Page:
Same PV Panel Produces Twice As Much Electricity in Africa Than in Central Europe

The African continent's proximity to the sun shows that solar photovoltaic (PV) technology is at the right place at the right time to meet growing energy demands --- South Africa's solar target: to produce 8.4 GW of PV capacity by 2030 --- AfricaPVSEC highlights a rapidly growing African PV scientific community and the acceleration of PV electricity generation systems in many African countries.

Munich/Durban, February 18, 2014 – The first Africa Photovoltaic Solar Energy Conference and Exhibition (AfricaPVSEC) will take place from 27 to 29 March 2014 in Durban, South Africa.

Solar photovoltaic (PV)-generated electricity is a key energy source poised to meet Africa's rapidly growing energy demand, which cannot be met by traditional sources alone. The first PVSEC event on the continent underscores the fact that there is not only a rapidly growing African scientific community surrounding solar PV power generation, but also that the installation of PV generation systems is accelerating in many African countries and promises to be an economic factor in their national economies. Due to that part of the world's closer proximity to the sun, a huge bonus is derived from PV technology in Africa.

Dr. Arnulf Jäger-Waldau, European Commission, DG JRC, and AfricaPVSEC Technical Program Chairman, comments: "In Africa, the same photovoltaic panel in average can produce twice as much electricity than in Central Europe. Grid parity is already possible in South Africa. This means investments in solar technology pay off."

Dr. Jäger-Waldau continues: "The main application of PV systems in Africa is in small solar home systems. All African countries are potential or emerging markets."

While solar energy was viewed as a more expensive energy source just a few years ago, the cost of generation has become comparable to those of other renewable energies, and electricity derived from solar technology has become competitive compared to energy produced from fossil fuels.

Only the expansion of renewable energies can have a lasting effect to prevent rising prices for oil, gas, coal and uranium. South Africa's target of building 8.4 GW of PV capacity by 2030, combined with the success of its large-scale tendering process in attracting investment to fulfil that goal, has made the country the most attractive emerging PV market globally, according to market research firm IHS Technology. South Africa scored 66 out of 100 in the IHS Emerging PV Markets Attractiveness Index for the fourth quarter of 2013.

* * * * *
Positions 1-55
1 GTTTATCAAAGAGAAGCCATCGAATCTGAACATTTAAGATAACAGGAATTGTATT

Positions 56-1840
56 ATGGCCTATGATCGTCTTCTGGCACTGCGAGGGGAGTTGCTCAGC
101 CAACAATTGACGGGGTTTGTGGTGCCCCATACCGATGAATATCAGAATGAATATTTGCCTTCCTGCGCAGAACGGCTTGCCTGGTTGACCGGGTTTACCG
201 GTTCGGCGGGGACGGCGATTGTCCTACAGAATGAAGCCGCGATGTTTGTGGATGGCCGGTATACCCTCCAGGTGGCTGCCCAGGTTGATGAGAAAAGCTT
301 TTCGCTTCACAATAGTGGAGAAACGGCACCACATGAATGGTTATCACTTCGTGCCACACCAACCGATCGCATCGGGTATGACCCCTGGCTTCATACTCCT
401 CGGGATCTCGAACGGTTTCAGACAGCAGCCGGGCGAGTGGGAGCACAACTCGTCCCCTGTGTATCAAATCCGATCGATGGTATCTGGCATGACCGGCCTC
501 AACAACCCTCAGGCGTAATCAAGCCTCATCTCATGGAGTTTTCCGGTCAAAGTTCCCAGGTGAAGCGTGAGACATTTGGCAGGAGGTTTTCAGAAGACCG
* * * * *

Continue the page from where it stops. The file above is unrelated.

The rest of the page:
AfricaPVSEC is designed to provide an international platform to present and discuss the latest scientific results, as well as offer networking opportunities for solar industry professionals and public policy stakeholders. The conference program covers three main topics, focusing on the wide spectrum of photovoltaic technology ranging from fundamental materials research to business and policy assessments:

PV Technologies, Cells, Modules, Systems

Material studies for solar cells and modules; solar cell improvements; characterisation (all types of solar cells); PV modules; and BOS (balance of system) components

Implementation (Technical) and Standardization

PV system reliability and availability; stand-alone systems; mini-grids; grid integration of PV systems; and standardisation as tool for trade, innovation and cost reduction

Enabling Environment (Economical)

PV business opportunities; the cost of PV systems in Africa; business models for mini-grids, PV in electricity markets; financing PV in Africa; PV globalization, enabling regulatory frameworks; and policy developments.

AfricaPVSEC has attracted applications from 111 organizations in 38 countries to make an oral or visual presentation at the upcoming conference in Durban. Additional details about the AfricaPVSEC conference programme will be announced in the coming days.

AfricaPVSEC is an initiative of EU PVSEC and SNEC, which have partnered to promote the photovoltaic solar energy sector in Africa and to bring together leading experts, researchers, public authorities, representatives of international organizations, donors, and NGOs. AfricaPVSEC is supported by European and international organisations including: the European Commission, Asian Photovoltaic Industry Association (APVIA), African Renewable Energy Alliance (AREA), ECOWAS Regional Centre for Renewable Energy and Energy Efficiency (ECREEE), the International Photovoltaic Equipment Association (IPVEA), International Renewable Energy Agency (IRENA) and the University of Johannesburg.

The Conference Programme is coordinated by the European Commission, DG Joint Research Centre.

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